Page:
NEW YORK – “Lord won’t you buy me a Mercedes-Benz? My friends all have Porsches, I must make amends.” So sang Janis Joplin in her famous one-take, a cappella song, recorded at LA’s Sunset Sound studios some 45 years ago. Her very own Porsche – a 1964 356 C Cabriolet with a psychedelic paint job that summed up California’s hippie era – might have been parked right outside, but being different was what Joplin’s life was all about. Being different is also what RM Sotheby’s Driven By Disruption auction on 10 December aims to be, so naturally Joplin’s car counts among the sale’s greatest attractions. Its history as Joplin’s daily ride for the last two years of her life, its wild decoration – butterflies, jellyfish, members of Joplin’s band and, of course, flowers – as well as its provenance (two decades in the Rock and Roll Hall of Fame and Museum in Cleveland, Ohio) make the car a perfect fit.
THE 1956 FERRARI 290 MM WAS BUILT FOR JUAN MANUEL FANGIO TO COMPETE IN THE MILLE MIGLIA. TIM SCOTT © 2015 COURTESY OF RM SOTHEBY’S.
Driven By Disruption is the second auction at Sotheby’s celebrating four-wheeled head-turners. The sale features 31 carefully curated automobiles, each as thought-provoking, remarkable and, in some cases, subversive as when they first appeared.
FANGIO AT THE RACE. COURTESY ALEXIS CALLIER COLLECTION.
Take for instance the ultra-sleek, gleaming white 2006 Lamborghini Concept S, one of the most recent cars on offer. Though nearly ten years old, it remains an example of wildly radical design, notably in the cabin’s two distinct compartments. Inspired by the firm’s best-selling Gallardo, this open-top street-legal roadster is the only example ever built and has just 180 miles on its counter – miles it accumulated while making jaws drop at concours from Pebble Beach to Villa d’Este. Another Lamborghini in the sale, the 1981 Countach LP400 S – lavishly louvred, sensationally scooped and clad in its inimitable Verde Metallizzato colour – boasts quadruple red-tipped exhaust pipes and a crackling 365 horsepower V-12 engine. No wonder it was the “poster car” for schoolboys around the world in the 1980s and 1990s.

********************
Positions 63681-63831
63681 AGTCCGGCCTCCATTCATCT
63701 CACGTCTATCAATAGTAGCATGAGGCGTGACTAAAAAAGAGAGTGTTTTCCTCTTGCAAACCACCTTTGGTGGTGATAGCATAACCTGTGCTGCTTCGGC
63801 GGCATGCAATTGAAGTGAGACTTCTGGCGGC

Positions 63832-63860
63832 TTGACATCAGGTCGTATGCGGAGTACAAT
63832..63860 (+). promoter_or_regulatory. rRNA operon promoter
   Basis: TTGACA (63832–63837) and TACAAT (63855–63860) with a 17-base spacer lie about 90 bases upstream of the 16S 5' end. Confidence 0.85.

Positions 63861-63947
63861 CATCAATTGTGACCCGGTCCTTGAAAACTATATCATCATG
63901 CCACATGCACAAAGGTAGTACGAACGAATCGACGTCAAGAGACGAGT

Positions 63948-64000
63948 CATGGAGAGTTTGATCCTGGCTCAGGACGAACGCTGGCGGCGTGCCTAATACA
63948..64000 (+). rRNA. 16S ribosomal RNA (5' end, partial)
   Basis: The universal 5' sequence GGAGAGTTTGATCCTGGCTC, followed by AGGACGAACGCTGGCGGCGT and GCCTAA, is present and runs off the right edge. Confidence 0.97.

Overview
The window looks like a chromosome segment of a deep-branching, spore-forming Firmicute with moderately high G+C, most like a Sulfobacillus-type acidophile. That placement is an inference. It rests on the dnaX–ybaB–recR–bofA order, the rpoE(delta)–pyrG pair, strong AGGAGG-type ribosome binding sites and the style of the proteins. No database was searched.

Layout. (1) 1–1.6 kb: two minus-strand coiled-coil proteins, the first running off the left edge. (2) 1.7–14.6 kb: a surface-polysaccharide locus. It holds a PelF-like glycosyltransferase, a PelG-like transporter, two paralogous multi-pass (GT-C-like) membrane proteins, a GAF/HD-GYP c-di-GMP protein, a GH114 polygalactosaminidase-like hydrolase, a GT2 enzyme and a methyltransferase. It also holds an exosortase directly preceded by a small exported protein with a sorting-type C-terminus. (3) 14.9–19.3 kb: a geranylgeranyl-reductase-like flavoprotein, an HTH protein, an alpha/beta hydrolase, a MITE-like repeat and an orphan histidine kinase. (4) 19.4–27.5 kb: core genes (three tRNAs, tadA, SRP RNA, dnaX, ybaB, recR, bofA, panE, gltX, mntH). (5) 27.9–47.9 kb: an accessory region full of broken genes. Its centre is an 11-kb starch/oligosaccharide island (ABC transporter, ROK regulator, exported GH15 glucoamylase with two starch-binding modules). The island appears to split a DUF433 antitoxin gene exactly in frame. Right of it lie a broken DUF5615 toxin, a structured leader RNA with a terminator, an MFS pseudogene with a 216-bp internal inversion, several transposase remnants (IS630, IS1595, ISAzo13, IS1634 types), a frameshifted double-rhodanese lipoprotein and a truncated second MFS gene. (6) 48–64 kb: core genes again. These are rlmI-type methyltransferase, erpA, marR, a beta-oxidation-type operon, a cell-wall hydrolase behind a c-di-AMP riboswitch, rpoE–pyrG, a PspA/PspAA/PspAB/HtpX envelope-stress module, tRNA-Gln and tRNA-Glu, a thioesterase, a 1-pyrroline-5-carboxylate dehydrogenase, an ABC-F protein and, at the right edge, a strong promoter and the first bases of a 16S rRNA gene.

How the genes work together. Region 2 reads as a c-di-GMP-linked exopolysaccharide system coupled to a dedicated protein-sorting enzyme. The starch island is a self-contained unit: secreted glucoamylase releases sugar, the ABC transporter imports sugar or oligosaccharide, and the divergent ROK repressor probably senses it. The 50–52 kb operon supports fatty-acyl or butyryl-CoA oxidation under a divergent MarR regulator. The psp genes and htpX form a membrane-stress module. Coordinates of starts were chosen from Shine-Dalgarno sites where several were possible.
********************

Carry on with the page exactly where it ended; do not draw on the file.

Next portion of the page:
THE 2006 LAMBORGHINI CONCEPT S. DARIN SCHNABEL © 2015 COURTESY OF RM SOTHEBY’S.
For those who prefer Porsches, Driven By Disruption has one of the Countach’s most famous counterparts: a 1975 Porsche 911 Turbo from the first batch of the total 284 produced. With characteristic fat rear-wheel arches and outrageously proportioned “whale tail” spoiler, this original Turbo raised the supercar standard: Its six-second, zero-to-60 mph acceleration time and 160 mph top speed reignited the quest for searing performance. Car designers and manufacturers have been ripping up the rule book forever, of course, as proven by the 1938 Bugatti Type 57C Atalante on offer. One of just twelve with aluminum bodywork and the very last Atalante to be produced, the Art Deco marvel was shown at the 1939 New York World’s Fair, where its suicide doors, teardrop bumpers, curving roofline and sculptural engine wowed the crowd.
JANIS JOPLIN’S 356 C CABRIOLET. 2015 © RM SOTHEBY’S INC.
The crowd at Driven By Disruption, meanwhile, may well be wowed by one of the most remarkable competition Ferraris ever to cross the block, a 1956 290 MM, built for five-time Formula One World Champion Juan Manuel Fangio to compete in that year’s Mille Miglia. (The Argentine finished fourth overall, an astonishing accomplishment considering the atrocious weather and absence of a navigator.) Subsequently raced by such greats as Phil Hill, Wolfgang von Trips, Eugenio Castellotti, Alfonso de Portago and Peter Collins, this Ferrari offers such an amazingly strong combination of innovation, history and provenance – the association of Fangio and Ferrari being enough to make it a jewel – that it wouldn’t be surprising to see it set a record price. Another Ferrari in the sale makes for a staggeringly unique offering: A 500 Mondial in the same national racing blue as when it was delivered to its original owner, French racer Yves Dupont, in 1955, this car still bears most of the traces of its racing history, a unique trait that cannot be replicated.
ONE OF THE NINETEEN ZAGATO-BODIED 1962 ASTON MARTIN DB4GTS EVER PRODUCED. PATRICK ERNZEN ©2015 COURTESY OF RM SOTHEBY’S.
Not every lot at the sale is of this landmark calibre, but from one of the nineteen Zagato-bodied 1962 Aston Martin DB4GTs ever made, to an example of the 1954 Pegaso Z-102 – Spain’s first and only supercar – and the 1963 Pontiac Bonneville paying homage to Roy Rogers, collectors are sure to find treasures to fit their fancy – including, in the Pontiac, a hand-tooled leather interior, saddle-equipped transmission tunnel, bumper-mounted steer horns and a full complement of six shooters and shotguns. As the King of the Cowboys himself might have said, “Let’s ride, my friend.”
London-based writer Simon de Burton covers old and new cars for the Financial Times, Country Life, EVO and Octane.